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by Patty Cheffey
The Marion County Commission again heard from internet providers, this time with some costs and timelines.
Representatives from both Chariton Valley and Mark Twain Rural Telephone were present at Monday’s meeting to discuss their options with the commissioners.
Also Monday, the commissioners heard an update on American Rescue Plan fund applications and signed a letter concerning the warning siren in Taylor.
Darin Dowell and Donna Bell from Chariton Valley, reported they had filled out the ARPA application, and questioned when they might know something about that.
They also noted the federal grant, for which they have also applied to help put fiber throughout the county, has been put on hold until at least February 2022.
Western District Commissioner Steve Begley informed them, as well as the representatives from Mark Twain, they had been advised by the Missouri Association of Counties to wait at least a month before using their ARPA funds for broadband as the governor has said he is putting $400 million into broadband across the state.
As of right now, though, the county does not know how much of that they could receive, and therefore, Begley said Marion County will be waiting on that before making a decision or approving any ARPA funds for broadband.
He and Eastern District Commissioner Larry Welch also noted Chariton Valley is not the only company wanting to work with the county on broadband.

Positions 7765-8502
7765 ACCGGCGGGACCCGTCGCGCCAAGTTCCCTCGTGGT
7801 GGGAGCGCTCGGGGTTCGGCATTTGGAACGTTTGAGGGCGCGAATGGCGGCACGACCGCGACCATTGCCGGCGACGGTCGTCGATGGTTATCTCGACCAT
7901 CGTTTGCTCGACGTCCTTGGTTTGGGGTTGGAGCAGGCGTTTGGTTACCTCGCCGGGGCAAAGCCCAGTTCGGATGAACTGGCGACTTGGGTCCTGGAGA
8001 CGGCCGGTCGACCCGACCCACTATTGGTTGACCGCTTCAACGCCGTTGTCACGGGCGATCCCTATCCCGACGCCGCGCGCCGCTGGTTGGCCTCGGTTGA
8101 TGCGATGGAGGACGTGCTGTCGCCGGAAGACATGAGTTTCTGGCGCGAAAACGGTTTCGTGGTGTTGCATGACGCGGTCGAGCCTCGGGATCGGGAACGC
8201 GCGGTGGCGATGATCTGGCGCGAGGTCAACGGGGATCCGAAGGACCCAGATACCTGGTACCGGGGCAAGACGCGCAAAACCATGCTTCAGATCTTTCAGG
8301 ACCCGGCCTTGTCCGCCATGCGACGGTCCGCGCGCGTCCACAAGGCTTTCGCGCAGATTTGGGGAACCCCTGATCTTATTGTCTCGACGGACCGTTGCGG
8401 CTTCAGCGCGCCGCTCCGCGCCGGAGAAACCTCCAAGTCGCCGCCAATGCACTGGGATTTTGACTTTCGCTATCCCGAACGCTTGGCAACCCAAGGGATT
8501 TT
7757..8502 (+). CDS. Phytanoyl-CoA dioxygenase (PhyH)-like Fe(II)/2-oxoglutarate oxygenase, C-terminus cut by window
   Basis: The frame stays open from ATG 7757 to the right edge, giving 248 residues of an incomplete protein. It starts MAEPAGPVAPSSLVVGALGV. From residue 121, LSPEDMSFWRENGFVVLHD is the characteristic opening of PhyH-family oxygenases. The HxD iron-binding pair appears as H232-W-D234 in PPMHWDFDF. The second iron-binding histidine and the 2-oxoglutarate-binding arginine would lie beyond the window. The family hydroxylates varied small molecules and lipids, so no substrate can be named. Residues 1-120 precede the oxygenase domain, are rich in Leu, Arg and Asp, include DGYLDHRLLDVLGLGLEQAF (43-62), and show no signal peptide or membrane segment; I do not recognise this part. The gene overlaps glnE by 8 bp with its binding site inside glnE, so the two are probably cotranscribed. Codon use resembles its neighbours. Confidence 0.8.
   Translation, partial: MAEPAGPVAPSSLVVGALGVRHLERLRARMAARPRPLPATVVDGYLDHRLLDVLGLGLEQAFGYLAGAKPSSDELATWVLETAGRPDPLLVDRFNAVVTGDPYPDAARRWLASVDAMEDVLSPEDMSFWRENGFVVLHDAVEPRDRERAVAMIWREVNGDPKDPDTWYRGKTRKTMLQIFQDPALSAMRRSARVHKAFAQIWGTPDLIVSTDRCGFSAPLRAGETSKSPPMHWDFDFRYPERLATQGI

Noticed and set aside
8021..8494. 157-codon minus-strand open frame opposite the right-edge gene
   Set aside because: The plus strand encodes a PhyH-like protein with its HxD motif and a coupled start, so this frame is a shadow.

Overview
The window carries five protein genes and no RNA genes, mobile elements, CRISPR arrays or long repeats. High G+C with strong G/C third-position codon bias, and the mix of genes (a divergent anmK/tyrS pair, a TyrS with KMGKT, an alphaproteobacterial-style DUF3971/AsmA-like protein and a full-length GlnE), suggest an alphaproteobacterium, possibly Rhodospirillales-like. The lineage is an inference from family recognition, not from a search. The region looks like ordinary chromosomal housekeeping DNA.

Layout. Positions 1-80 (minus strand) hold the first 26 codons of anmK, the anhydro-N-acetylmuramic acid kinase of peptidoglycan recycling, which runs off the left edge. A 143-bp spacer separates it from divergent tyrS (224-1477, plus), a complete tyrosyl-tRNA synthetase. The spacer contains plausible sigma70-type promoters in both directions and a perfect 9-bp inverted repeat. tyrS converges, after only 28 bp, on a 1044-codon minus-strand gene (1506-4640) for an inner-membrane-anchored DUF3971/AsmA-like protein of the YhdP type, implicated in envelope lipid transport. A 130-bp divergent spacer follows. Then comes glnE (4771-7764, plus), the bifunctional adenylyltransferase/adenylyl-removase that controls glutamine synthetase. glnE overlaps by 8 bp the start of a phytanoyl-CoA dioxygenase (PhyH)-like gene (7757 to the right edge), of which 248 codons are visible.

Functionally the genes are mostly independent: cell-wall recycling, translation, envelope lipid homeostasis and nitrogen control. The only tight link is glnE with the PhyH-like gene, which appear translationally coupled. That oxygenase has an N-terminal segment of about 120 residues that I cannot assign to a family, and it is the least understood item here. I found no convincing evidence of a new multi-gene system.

Jim Lyon, John Neils and Jason Cook with Mark Twain Rural Telephone were also present at Monday’s meeting to provide maps and costs to the county.
While their immediate plan is to get wireless communication out to the county residents, which can be done quickly, they do plan to install fiber later.
The commissioners made no decision on the project.
In other business, Allona Kizer with Mark Twain Regional Council of Governments provided a list of applicants for the ARPA funding as well as additional information on what is allowed and what is not.
While all who have applied are eligible in some form or another, not everything for which they have asked for funds is allowable.
Commissioners asked her to come back next Monday with a list of what is allowable and what is not at this point for each applicant.
When asked, she reported the Douglass Community Services’ new building is not eligible under the current guidelines, but said their attorney states it is. She has asked him to provide a signed affidavit to that affect so it can be kept with the application if the county should get audited. At this point she has not received that letter.
However, the commissioners proceeded to approve having Douglass go ahead with their public hearing on the new facility.
In a related ARPA fund matter, the commissioners approved using $80,216.35 of those funds to pay for the recently completed storm water drainage project at the courthouse. That represents half of the cost as the city of Palmyra is paying the other half.
The commissioners also signed a letter changing the coordinates for location of the warning siren in Taylor.
The siren will now be located on state property, rather than on county property.
The commissioners also reviewed the monthly report and fund balances, which remain in good shape.